Jeff
Hiking in the Smokies

Big South Fork Centennial Challenge: 100 Miles for 100 Years

In celebration of the 100th birthday of America's national parks, Big South Fork National River and Recreation Area is sponsoring "Centennial Challenge: 100 Miles for 100 Years". From January 1 through December 2, participants will have a great opportunity to get out and experience many of the unique cultural and natural features of this park along their 100-mile journeys. This is a self-paced activity for visitors to hike, ride (mountain bike or equestrian), and/or paddle along the park's 500-mile multi-system trails including 70+ miles of the Big South Fork river and its tributaries. All finishers are eligible to receive a patch that was specially-designed for this event. Please visit the park's website to download the Centennial Challenge log sheet. The honor system applies; as you accumulate miles, record them. When completed, bring the log sheet to the Bandy Creek Visitor Center or mail to: Big South Fork National River and Recreation Area, 4564 Leatherwood Ford Rd. Oneida, TN 37841 or email us via the park website.

There will be a culminating Centennial Challenge celebration program at the Bandy Creek Visitor Center on December 3, 2016. At this event park rangers will recognize both the youngest and oldest males and females who completed 100 miles along with the participant(s) who accomplished the challenge incorporating the most categories (hike, ride, etc.). All participants who completed the challenge will also have the opportunity to participate in a group photo at the event.

Participants are also highly encouraged to photograph their favorite places and memories along their journeys. Selected submitted images of participants' journeys may be printed for exhibition at the Visitor Center and may be displayed on the park's website and other venues.

Join the park in their year-long centennial celebration as they strive to connect with and create the next generation of park visitors, supporters, and advocates for our national parks. For more information on how you can be involved, please call the Bandy Creek Visitor Center at (423) 286-7275.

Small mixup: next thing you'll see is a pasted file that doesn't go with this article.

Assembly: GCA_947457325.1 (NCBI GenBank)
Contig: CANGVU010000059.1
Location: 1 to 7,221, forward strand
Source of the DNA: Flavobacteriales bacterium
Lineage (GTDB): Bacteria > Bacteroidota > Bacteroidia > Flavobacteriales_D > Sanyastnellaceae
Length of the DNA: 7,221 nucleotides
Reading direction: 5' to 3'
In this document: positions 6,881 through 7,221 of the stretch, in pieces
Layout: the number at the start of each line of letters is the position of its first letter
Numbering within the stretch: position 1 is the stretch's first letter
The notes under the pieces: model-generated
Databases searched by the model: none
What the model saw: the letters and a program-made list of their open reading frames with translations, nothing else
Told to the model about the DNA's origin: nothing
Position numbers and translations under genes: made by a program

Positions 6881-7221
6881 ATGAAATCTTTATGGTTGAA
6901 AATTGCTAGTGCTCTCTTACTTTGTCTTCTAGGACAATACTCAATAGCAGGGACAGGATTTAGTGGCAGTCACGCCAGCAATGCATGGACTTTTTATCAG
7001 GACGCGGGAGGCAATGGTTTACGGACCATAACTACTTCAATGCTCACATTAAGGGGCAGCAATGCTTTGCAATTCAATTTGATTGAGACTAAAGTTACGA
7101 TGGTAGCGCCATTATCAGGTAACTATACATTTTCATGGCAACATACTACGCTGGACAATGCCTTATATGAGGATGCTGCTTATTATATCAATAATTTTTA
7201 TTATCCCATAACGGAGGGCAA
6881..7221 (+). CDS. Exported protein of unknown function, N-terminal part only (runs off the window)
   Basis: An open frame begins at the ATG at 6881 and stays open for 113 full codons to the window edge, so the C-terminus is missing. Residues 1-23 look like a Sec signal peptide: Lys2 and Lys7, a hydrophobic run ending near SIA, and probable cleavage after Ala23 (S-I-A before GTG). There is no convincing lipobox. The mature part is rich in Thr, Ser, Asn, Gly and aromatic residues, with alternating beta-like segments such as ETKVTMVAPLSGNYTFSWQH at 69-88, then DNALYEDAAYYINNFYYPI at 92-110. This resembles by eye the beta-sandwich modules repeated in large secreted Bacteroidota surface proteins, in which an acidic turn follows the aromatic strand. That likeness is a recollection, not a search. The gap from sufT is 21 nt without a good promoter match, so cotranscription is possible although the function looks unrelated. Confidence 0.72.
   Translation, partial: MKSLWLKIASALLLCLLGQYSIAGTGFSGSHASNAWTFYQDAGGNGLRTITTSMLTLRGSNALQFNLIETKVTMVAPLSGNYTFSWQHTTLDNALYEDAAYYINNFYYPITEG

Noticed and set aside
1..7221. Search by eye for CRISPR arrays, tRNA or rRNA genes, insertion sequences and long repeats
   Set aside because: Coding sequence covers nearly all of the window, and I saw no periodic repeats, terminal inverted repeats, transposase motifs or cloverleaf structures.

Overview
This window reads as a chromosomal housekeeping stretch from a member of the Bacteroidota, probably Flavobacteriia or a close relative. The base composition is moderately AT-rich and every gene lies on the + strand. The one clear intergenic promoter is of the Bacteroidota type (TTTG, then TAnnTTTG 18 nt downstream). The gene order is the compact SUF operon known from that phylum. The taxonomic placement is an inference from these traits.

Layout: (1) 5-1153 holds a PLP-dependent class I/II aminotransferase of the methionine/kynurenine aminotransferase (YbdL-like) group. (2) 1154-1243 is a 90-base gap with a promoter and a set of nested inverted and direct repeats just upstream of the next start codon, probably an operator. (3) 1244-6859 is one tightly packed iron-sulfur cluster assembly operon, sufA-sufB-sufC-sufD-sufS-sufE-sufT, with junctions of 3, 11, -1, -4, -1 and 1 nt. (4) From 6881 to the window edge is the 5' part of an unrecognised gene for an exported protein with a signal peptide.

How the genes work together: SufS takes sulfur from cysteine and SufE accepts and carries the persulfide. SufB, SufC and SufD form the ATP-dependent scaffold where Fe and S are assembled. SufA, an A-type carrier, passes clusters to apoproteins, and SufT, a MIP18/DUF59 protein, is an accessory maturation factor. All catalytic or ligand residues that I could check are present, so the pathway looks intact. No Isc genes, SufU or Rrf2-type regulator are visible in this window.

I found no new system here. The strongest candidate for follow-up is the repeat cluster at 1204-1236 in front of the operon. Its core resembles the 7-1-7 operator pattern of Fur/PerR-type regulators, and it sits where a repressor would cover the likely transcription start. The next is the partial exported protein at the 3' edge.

Jeff
HikingintheSmokys.com
HikinginGlacier.com
RockyMountainHikingTrails.com
TetonHikingTrails.com

Thursday, January 7, 2016

Grand Teton National Park From Above

In this short video, worldfromaboveHD presents Grand Teton National Park from Above: Unmissable Top Sights. The video montage shows stunning clips of the dramatic Teton Range from the air. As we wait for warmer weather to come back to the northern latitudes, this kind of makes one wish they were there right now....



With more than 200 miles of trails meandering throughout the park, hiking is the absolute best way to see Grand Teton National Park. The park offers a wide variety of outstanding hikes. If you do plan to visit Grand Teton this year, please note that our hiking website also offers a wide variety of accommodation listings and other things to do to help with all your vacation planning.



Jeff
HikingintheSmokys.com
HikinginGlacier.com
RockyMountainHikingTrails.com
TetonHikingTrails.com

Friday, January 1, 2016

The National Park Service Celebrates 100 Years

As America ring's in the new year today, 2016 marks a major milestone in the history of this country. Almost 100 years ago the National Park Service was created. On August 25, 1916, Congress passed the National Park Service Organic Act, which established the NPS to "promote and regulate the use of the Federal areas known as national parks, monuments, and reservations .... which purpose is to conserve the scenery and the natural and historic objects and the wild life therein and to provide for the enjoyment of the same in such manner and by such means as will leave them unimpaired for the enjoyment of future generations."

National Park Centennial celebrations will be held throughout the year, beginning with today's Tournament of Roses Parade. The theme for today's parade is “Find Your Adventure”.

The Centennial, however, isn't just about celebrating history. The National Park Foundation notes on their website that:
The Centennial will celebrate the achievements of the past 100 years, but it is really about the future. It’s about kicking off a second century of stewardship for America’s national parks and for communities across the nation.
Below is a video trailer from Finley-Holiday Films' Centennial Edition of "America's National Parks". Maybe this will inspire you to begin plans for a trip to a national park this year:



So, which park(s) will you be visiting this year:

HikingintheSmokys.com
HikinginGlacier.com
RockyMountainHikingTrails.com
TetonHikingTrails.com